Fourtold by Michael Stone is due out in paperback within the next few weeks. In honor of this event, I wanted to share with you my first collection review. I know I often promote the works of friends and strangers alike. If you have followed my journal for any length of time, you know that Mr. Stone falls easily into the first category for me. Years ago, I read “The Devil’s Fauna.” I hadn’t attempted any of my own writing at that point but was interested in having a go at the craft myself. I was impressed with his story. It was actually my first beta read. I have followed his career from that day forward. I have learned so much since that time. Sitting down to read his collected works, I felt a bit nostalgic.
Admittedly, I am not well read in broad literature or genre literature. I made great headway through the classics growing up. When I first encountered King in high school and then later Rice, I could hardly pick up a book not written by one or the other. I was addicted. Few books since falling in love with those two have satisfied my desire to be swept into a story.
I read Heart-Shaped Box by Joe Hill this year. In pushing my husband to read the book, I compared him to King. I liked his down-to-earth style and use of music for the sake of the plot. His word choices also struck me. It felt like going home again. This was the only time in my life I compared another writer to King in any way, shape, or form. Ronald Damien Malfi,brotherrabbit, was kind enough to inform me that Hill is actually King’s son. I had no idea.
::deep breath:: Michael Stone has the ability to find the perfect word at the perfect moment. He sets a situation so that you can anchor it in reality (no matter the case). He places successful humor where you least expect it. His ability to pull you into a character to the point you feel their anxiety, agony, and fear reminds me of King in my early days of discovery. His writing embodies everything I hold dear about King’s work.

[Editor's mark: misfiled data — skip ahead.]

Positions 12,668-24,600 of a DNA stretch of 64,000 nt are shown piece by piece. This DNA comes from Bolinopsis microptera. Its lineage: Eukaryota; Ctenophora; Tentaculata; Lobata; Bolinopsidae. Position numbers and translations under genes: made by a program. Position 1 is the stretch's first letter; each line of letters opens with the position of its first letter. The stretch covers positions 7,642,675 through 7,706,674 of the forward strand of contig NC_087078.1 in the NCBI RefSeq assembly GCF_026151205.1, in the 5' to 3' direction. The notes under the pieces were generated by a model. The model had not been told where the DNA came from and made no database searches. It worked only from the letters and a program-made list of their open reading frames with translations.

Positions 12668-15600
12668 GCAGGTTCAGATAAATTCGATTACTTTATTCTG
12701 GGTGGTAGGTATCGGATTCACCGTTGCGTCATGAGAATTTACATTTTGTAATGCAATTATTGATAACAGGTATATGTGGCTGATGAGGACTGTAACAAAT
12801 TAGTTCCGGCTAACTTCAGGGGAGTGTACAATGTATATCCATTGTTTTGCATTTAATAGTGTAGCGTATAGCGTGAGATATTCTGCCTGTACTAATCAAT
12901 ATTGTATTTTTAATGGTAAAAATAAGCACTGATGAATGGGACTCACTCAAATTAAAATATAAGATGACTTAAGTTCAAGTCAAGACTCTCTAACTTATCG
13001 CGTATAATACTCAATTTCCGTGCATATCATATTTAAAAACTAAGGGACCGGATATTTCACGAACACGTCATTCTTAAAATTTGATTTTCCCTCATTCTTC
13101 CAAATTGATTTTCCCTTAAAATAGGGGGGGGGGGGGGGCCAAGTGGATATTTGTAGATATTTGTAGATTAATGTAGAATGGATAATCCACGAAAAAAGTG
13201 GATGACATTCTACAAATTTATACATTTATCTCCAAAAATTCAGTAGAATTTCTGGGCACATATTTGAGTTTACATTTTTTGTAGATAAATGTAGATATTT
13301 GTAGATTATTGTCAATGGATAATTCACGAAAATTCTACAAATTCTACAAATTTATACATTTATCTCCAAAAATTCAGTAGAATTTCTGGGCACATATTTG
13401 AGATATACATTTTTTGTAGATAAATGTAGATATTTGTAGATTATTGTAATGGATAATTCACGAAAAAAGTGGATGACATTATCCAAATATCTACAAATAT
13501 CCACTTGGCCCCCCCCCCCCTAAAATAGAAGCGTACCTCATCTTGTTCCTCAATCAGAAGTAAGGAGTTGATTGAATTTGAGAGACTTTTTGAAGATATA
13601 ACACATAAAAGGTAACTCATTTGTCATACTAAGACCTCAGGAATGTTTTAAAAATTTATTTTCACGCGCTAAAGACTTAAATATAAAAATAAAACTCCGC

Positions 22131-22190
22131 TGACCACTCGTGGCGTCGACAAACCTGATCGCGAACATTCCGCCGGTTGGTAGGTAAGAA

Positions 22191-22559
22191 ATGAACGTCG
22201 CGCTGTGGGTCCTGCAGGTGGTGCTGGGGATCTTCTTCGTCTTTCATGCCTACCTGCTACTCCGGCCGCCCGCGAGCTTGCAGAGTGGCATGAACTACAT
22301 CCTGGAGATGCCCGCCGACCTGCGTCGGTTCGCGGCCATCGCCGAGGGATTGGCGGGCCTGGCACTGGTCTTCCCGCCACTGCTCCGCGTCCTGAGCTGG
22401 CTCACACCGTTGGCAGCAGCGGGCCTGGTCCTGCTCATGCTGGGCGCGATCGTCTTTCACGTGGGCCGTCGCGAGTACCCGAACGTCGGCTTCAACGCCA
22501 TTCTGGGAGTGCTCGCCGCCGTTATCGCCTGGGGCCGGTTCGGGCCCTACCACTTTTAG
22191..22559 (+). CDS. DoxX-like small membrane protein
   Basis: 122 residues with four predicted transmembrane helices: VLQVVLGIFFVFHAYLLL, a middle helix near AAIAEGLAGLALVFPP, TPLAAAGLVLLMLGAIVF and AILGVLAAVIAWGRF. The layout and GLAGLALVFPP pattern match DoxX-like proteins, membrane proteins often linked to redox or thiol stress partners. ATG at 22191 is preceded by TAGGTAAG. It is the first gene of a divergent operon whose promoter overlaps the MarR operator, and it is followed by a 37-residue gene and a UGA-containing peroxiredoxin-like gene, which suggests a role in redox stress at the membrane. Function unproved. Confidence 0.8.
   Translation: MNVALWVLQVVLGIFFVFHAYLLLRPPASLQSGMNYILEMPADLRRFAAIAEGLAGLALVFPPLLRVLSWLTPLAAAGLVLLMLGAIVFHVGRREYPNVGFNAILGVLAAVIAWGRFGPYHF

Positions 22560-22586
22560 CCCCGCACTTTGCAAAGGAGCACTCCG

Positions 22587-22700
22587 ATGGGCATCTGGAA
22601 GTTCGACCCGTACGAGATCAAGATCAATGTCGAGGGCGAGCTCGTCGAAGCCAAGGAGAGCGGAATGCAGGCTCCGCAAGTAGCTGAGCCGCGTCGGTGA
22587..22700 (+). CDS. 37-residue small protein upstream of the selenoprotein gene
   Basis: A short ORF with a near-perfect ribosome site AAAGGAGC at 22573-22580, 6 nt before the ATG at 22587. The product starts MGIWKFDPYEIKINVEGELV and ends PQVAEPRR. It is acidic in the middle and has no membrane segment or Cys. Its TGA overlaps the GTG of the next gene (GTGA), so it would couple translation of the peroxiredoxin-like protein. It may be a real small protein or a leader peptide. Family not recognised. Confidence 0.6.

Beyond that, he pulls in some of my favorite things about the way Anne Rice writes. No, you will not find vampires in this collection. What you will find is an accurate sense of history and culture. You will find yourself slipping into explorations of religion and human nature to the point of self-examination without realizing just how far our dear writer has taken you. You will find yourself buried in the pysche of the main character. Most importantly, you will find the images he creates for you to be near overwhelming in both beauty and horror. This is the absolute best praise I know how to give a work of fiction. This is not support for a dear friend. This is respect for a job well done. A craft well mastered. I am in awe of the skillful execution of each piece.
“San Ferry Ann” begins our journey into Mr. Stone’s world. We follow two war veterans on a journey back to themselves. The backdrop is set in a Europe recently decimated by WW1. The reality is harsh. Townspeople see the flu in the same light as the plague. The weather mirrors the coldness of the hearts of people and the times in which they struggle to live. What strikes you most is the imagery created from the very beginning. Every word carries more than its weight. Images, painted in broad strokes and fine detail, create splashes of light and beauty as well as the darkest moments of battle. The humorous touches add just the right comic relief. The emotions depicted are genuine. You have no prince charming. You have real people dealing with real tragedy. War is its own brand of horror. Michael Stone serves this up in heart-wrenching detail. I think the word that kept coming to mind when I read the story was that it was honest. He did not need to go over the top to deliver the story. You are engaged in the characters. You will feel what they do and in the end, you will need the resolution.